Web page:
Research Spotlight

Red Tide Event Response

The red tide blooms in Florida this year have gained not only a full response from local and state resources, but a national spotlight from news media across the country. As of this writing, there are three separate blooms affecting the Panhandle, Southwest Florida, and the Atlantic Coast. Over 10,000 water samples later, FWRI and FWC continues to respond to one of the most severe and widespread blooms of Karenia brevis in recent years.

FWRI’s new red tide map updates daily, automatically populating the interactive map with red tide data from the last 8 days of sampling. Our new map has been well received by the public and provides valuable data on a more immediate basis than our previous twice-weekly reports. This change illustrates FWRI’s commitment to providing the public with accurate, scientifically-verified data, and responding to public comment and criticism.

FWC field staff transporting a large adult female manatee rescued for red tide to rescue partner, Clearwater Marine Aquarium, who then transported the manatee to SeaWorld for rehabilitation.

FWRI’s Marine Mammal Stranding unit continues to be a crucial component for manatee rescue during these severe red tide blooms. Once a citizen calls in a stranded or distressed manatee to the Wildlife Alert Hotline, Marine Mammal Stranding responds to the incident and, depending on the location in the state, the manatee is then transferred to rehabilitation facilities. Manatees have had heavy losses related to red tide this year – at last count 182 manatees – but the number would be higher if not for the diligent efforts of the Marine Mammal Stranding team.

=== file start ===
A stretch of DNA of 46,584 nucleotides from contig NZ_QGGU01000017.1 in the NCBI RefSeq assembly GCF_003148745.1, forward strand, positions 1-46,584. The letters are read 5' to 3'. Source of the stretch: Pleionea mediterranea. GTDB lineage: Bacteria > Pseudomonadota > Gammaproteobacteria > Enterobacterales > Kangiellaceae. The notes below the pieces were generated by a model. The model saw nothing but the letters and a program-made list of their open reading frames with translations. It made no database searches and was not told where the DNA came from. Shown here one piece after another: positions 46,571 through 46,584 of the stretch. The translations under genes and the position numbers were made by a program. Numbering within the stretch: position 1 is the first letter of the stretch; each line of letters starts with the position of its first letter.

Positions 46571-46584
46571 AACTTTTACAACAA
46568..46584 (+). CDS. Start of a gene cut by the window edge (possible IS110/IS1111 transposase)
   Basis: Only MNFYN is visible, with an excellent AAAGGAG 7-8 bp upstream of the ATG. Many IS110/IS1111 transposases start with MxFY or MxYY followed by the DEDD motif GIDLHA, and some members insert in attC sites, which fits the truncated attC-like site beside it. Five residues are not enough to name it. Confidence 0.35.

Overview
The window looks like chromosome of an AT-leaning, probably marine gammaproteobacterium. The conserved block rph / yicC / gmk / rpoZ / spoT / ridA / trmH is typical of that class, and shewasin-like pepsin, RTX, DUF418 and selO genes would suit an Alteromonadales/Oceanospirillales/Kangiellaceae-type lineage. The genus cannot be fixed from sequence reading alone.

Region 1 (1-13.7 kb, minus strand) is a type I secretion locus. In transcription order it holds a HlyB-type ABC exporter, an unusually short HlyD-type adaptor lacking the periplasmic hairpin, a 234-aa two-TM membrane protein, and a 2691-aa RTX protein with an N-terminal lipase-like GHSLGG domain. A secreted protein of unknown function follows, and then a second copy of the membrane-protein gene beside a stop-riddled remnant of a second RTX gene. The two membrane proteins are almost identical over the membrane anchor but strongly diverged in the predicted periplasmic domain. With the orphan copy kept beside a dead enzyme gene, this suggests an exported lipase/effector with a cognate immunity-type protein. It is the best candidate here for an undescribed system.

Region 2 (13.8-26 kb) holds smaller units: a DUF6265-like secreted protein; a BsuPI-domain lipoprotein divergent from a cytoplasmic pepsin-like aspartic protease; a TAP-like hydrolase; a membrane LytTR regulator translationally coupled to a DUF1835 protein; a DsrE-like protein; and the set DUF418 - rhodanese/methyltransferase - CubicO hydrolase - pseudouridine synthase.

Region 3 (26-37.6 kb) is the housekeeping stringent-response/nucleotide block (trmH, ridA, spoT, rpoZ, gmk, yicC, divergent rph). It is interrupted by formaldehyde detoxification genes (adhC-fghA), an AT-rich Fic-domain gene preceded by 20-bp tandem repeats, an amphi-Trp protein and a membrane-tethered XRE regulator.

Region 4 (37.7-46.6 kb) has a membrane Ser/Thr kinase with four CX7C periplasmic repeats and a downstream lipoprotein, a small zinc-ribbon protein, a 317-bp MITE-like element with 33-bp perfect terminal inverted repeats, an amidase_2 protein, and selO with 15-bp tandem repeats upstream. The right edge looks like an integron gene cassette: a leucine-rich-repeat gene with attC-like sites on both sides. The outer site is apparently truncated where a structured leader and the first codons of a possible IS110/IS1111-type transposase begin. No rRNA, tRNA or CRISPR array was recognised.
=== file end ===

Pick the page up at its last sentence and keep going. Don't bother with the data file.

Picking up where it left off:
The Fish Kill Hotline continues to be a successful program, with concerned citizens reporting over 1,300 individual fish kills in Southwest Florida alone. Floridians across the state have assisted FWC in the monitoring – and in many cases assisting fish kill clean-up – of the red tide blooms with the Red Tide Offshore Monitoring Program.

Red tide response from FWRI extends to many levels of the organization, including Communications. In addition to answering inquiries from the public and press, Communications creates products such as infographics, press releases, newsletters, videos and more.

In addition to water sampling, FWC conducted flyovers with Law Enforcement aircraft Panther 1 in 5, 7 and 10 mile surveys along Pasco, Pinellas, Manatee and Sarasota counties on September 9th, 2018. These observations provided visual confirmation of blooms and provided researchers with visual data on fish kills, manatee mortalities and more. Observations from the 10 mile survey estimated that the bloom extended at least 15 miles offshore in some areas.

FWC’s research scientists conduct aerial surveys as part of red ride response.

Data is also gleaned from the Copernicus satellite program, which observes chlorophyll concentrations in surface waters. Satellite observations are not infallible, however, as cloud cover obscures observation capabilities.

Combining satellite and aircraft observations with extensive water-sampling data can begin to paint an accurate picture of the dynamic red tide blooms. Moore’s law shows us that technology is constantly improving, and so we hope to see increased precision in monitoring capabilities as time progresses. FWC hope to continue to embrace current and emerging technology to help better track, monitor and mitigate red tide blooms in Florida.